In his long-awaited return, Chicago-born rapper and part of the Odd Future collective, Earl Sweatshirt, champions a brilliantly abstract style throughout what is quite possibly one of his most riveting works to date.
Fans had to wait almost four years for Earl to make a comeback after his previous studio album, I Don’t Like Shit, I Don’t Go Outside: An Album by Earl Sweatshirt, which was released back in March 2015. However, it was certainly worth the wait.
With his past music evidently inspiring many recent hip-hop and rap albums, it seems clear that Earl fully realised that he had to push the uniqueness of his music even further in order to continue being such a dark horse in the rap game.
The most mind-blowing element of the album is arguably its production. Seven producers (including Earl Sweatshirt’s producer alter ego: RandomBlackDude) all collaborated in creating the surreal sounds that support Earl’s signature angsty vocal style, which add a nice sense of familiarity amongst all of the innovation that went into this album.
While having far more of an abstract production this time around, this album sustains the underground vibe that was part of what made his past albums so enjoyable to listen to. As well as this, the overall themes of this album are relatable to his past works. Mainly revolving around the idea of his mostly negative experiences and feelings. With Some Rap Songs, however, fans have the chance to get up to speed with how he has been between 2015 and this year. Like all good concept albums, the concept here becomes fully realised by the listener after the very first track. Titled ‘Shattered Dreams’, the track does an excellent job of giving a brief rundown of these experiences and feelings in what is described as “imprecise words”. The majority of the tracks that follow, push this theme forward and allows the narrative of the album to flow very well.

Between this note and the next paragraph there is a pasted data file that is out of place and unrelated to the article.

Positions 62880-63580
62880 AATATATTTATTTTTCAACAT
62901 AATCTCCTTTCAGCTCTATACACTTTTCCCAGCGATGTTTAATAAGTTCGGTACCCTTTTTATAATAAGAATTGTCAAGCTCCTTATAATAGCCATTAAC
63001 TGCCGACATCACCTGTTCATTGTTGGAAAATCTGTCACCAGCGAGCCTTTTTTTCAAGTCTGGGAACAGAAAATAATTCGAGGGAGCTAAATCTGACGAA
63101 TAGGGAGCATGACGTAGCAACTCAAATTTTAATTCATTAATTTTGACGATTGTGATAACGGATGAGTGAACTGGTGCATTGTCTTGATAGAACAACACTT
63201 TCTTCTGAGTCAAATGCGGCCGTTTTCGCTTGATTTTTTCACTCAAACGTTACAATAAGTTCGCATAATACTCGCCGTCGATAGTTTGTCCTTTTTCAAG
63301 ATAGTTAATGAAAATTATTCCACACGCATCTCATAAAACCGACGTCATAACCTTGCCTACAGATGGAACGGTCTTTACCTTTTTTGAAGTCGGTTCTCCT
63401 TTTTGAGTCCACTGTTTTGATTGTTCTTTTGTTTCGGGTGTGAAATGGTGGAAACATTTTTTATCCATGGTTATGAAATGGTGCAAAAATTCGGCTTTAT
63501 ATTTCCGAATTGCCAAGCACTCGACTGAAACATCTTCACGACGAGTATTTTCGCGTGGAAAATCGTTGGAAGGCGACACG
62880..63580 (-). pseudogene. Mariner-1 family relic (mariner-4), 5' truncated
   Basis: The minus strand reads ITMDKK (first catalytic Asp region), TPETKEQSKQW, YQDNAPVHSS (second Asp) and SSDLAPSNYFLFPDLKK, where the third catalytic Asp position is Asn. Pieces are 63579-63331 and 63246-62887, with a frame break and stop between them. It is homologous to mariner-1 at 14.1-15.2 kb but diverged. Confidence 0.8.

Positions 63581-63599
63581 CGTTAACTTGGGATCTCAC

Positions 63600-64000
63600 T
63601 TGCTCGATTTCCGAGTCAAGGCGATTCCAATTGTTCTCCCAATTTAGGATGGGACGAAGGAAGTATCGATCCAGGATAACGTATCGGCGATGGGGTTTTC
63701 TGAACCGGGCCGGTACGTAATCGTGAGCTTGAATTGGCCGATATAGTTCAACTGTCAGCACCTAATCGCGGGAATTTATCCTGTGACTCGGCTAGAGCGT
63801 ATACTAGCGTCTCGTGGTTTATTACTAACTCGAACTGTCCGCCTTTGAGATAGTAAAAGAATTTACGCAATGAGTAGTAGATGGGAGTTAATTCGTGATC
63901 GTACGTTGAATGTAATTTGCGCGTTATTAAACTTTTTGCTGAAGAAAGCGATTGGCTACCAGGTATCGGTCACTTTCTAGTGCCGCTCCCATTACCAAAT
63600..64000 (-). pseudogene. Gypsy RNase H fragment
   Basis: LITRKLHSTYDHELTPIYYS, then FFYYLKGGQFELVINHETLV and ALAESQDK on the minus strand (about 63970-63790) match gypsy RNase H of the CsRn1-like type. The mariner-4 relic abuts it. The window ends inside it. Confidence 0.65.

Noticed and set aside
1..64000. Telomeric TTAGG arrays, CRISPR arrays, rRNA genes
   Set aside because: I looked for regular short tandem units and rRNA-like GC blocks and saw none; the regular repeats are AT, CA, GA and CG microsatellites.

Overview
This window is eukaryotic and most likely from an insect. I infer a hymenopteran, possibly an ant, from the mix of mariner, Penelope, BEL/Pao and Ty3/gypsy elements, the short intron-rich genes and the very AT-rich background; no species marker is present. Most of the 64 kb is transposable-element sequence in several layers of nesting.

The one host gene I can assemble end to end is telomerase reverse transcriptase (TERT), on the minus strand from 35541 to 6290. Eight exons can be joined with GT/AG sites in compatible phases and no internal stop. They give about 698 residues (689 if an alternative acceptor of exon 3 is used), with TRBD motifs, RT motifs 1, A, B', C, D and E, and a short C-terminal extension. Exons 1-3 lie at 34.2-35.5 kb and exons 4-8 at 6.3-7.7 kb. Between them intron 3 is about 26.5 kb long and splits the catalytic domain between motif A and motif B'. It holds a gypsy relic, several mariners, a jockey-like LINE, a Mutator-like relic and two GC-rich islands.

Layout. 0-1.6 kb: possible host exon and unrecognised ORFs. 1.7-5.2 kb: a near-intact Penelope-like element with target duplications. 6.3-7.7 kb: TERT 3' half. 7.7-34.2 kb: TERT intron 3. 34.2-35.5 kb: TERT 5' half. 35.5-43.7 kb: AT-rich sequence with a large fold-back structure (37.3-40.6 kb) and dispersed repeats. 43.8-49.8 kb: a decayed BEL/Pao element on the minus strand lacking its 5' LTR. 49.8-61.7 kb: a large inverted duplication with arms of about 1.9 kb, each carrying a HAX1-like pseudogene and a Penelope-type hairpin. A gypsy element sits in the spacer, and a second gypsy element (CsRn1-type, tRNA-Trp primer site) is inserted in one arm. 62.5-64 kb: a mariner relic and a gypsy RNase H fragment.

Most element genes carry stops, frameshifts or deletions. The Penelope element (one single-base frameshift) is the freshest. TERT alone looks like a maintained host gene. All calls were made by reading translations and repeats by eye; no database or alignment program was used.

Other notable numbers on this album include the two teaser tracks, ‘Nowhere2go’ and ‘The Mint’. These two do a brilliant job in both promoting the album as great singles and settling in well with the rest of the album upon its release. I also love the album’s second track ‘Red Water’ that takes the production of Earl’s own 2015 musical piece, Solace, and tinkers with it. There’s also highlights in fifth track, ‘December 24’, with its somber and cold atmosphere that the production gives and the eighth track, ‘The Bends’, thanks to how they brilliantly distorted a sample from Linda Clifford’s ‘After Loving You’. Despite this, one of the main reasons Some Rap Songs is such a well-crafted album is because it can be appreciated a lot more when you listen to the whole thing.
You would struggle to find anyone who can cram so much into an album that only spans under 25 minutes and has shown a significant evolution in both his flow and his creativity, and has renewed his place as one of the most influential artists of our generation.